The measuring system was set up on the ground and calibrated at the three station center frequencies. The measuring system consists of an Agilent N9310A signal generator with a Type N power divider connected to the signal generator output, four transitions from the transmission lines to N connectors, and an Agilent 8753ES Option 10 and 11 network analyzer. A notebook computer, connected to the analyzer, stores the measurement data.

The transitions, cables and instruments have been match-marked in such a manner that the system could be connected on the tower and at the transmitter end in the same manner as when calibrated on the ground. The transitions are labeled upper transmission line and lower transmission. Figure 4 displays the signal generator with the power divider and two cables installed. Also note the display showing the three stored station frequencies.

The upper and lower transitions were connected together for calibration. The signal generator had the three frequencies stored, and the network analyzer was set up in phase format and external generator auto. The system was calibrated at all three frequencies, and this information was stored in the analyzer.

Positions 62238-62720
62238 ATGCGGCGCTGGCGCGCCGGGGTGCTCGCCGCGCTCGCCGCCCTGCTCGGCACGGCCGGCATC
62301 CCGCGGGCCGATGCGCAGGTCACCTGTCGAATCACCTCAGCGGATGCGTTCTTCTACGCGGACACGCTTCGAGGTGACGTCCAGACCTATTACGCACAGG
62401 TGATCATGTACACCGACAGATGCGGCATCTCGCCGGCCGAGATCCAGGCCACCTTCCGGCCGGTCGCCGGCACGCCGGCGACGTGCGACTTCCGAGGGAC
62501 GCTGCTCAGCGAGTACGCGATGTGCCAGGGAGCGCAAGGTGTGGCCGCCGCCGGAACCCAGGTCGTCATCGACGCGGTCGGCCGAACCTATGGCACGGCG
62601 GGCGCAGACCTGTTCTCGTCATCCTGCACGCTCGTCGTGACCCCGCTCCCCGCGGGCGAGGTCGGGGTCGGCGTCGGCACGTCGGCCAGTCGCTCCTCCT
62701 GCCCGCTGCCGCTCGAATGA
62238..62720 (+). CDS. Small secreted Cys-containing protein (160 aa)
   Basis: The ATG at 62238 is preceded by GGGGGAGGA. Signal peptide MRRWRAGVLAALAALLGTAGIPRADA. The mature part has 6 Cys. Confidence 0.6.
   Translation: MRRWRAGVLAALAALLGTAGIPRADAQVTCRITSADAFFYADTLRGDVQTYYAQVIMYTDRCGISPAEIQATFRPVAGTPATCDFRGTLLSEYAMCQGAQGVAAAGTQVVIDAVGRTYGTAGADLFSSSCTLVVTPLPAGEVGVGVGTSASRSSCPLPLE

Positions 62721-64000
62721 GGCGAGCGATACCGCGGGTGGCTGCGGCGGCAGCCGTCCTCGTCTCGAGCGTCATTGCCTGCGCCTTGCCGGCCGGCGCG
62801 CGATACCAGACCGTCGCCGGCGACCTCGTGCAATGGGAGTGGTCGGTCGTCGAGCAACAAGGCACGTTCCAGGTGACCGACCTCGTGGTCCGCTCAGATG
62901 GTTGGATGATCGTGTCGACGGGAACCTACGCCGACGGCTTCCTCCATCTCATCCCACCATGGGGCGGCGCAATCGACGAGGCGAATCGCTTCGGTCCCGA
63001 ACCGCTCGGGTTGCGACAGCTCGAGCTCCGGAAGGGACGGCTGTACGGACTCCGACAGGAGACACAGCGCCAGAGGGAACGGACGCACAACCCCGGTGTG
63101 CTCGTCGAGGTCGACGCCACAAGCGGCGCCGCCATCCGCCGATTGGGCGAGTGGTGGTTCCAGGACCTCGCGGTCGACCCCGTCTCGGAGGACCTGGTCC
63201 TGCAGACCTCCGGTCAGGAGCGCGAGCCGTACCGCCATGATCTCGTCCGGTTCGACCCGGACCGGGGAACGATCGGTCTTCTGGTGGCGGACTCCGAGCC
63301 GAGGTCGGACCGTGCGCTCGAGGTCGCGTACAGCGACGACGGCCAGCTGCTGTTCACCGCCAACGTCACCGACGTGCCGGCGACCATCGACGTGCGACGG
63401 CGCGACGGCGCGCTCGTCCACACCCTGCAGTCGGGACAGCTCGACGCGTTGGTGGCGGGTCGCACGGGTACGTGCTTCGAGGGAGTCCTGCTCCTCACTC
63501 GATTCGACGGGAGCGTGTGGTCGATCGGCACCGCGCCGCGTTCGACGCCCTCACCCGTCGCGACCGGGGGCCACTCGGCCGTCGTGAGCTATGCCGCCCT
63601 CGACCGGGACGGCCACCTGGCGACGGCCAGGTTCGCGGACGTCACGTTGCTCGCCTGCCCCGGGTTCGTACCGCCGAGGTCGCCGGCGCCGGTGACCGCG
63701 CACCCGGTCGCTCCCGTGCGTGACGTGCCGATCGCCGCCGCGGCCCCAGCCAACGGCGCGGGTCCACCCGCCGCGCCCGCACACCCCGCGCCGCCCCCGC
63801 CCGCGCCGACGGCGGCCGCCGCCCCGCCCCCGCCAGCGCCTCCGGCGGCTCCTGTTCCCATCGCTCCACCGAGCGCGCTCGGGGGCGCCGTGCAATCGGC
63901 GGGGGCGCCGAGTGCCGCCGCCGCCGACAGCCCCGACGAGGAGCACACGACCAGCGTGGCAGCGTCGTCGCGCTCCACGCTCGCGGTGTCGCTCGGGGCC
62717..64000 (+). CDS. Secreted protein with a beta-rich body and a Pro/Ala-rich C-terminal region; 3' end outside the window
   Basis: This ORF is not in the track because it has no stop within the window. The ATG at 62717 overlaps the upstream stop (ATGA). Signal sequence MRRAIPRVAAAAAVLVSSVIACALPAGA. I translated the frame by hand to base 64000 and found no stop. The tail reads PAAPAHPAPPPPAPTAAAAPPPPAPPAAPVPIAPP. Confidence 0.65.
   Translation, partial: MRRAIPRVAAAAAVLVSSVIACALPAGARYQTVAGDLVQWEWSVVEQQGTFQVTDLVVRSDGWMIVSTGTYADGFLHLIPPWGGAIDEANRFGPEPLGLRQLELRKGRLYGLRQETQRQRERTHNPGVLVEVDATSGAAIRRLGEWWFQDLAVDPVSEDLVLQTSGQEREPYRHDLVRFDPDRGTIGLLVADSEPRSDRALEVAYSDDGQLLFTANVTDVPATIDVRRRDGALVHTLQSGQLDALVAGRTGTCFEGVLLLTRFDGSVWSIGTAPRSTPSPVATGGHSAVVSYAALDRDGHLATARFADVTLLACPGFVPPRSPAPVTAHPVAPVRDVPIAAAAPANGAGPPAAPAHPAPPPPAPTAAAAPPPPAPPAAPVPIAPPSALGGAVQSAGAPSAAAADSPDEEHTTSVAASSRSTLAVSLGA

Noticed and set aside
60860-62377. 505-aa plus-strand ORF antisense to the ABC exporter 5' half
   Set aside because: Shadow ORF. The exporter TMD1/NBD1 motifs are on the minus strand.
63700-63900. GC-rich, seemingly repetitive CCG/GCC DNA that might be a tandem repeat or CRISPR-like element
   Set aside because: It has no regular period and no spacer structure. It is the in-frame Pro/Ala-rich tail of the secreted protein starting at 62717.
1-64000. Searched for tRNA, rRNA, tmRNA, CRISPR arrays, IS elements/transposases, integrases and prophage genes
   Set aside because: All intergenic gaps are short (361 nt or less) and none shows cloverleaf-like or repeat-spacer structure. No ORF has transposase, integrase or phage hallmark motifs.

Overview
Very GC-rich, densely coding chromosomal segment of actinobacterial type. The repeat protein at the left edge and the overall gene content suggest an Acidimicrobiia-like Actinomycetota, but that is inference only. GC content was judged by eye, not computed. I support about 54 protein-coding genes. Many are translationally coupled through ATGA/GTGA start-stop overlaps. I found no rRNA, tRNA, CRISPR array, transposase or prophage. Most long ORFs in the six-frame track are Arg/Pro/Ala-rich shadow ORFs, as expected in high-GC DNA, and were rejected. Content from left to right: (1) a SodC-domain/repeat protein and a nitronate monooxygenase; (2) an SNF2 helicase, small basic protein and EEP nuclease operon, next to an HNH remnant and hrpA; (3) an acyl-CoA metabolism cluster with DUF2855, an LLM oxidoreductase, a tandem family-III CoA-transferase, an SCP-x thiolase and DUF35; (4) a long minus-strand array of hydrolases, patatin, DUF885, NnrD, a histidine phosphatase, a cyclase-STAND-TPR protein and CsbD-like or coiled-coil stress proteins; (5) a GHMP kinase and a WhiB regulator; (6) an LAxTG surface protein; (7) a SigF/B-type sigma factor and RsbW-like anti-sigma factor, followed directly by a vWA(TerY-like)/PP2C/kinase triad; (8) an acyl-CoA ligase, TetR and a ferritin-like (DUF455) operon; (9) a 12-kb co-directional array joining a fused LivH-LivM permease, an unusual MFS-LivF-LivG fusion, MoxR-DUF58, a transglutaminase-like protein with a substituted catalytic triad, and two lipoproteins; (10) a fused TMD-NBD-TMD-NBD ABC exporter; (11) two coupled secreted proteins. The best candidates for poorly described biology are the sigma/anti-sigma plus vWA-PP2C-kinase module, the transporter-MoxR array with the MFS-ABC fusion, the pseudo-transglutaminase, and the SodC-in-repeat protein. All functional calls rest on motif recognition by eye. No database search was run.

At this time, the individual who was going to be on the tower went through the selection of the frequencies as he would when on the tower. Once everyone understood the process, the system was disassembled and taken to the tower. In this sample case, 110V was available on the tower, so the UPS supply was not required.

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The two transitions at the input of the two transmission lines were installed, and the network analyzer was connected to them. With the signal generator powered up on the tower, the engineer on the ground directed the tower worker to select a frequency. This frequency was also selected from the calibration file in the network analyzer. The differential phase then appeared on the network analyzer display. This procedure was repeated for the other two channels. The measurement data was stored in the computer and labeled differential phase as found. (See Figures 5, 6 and 7.)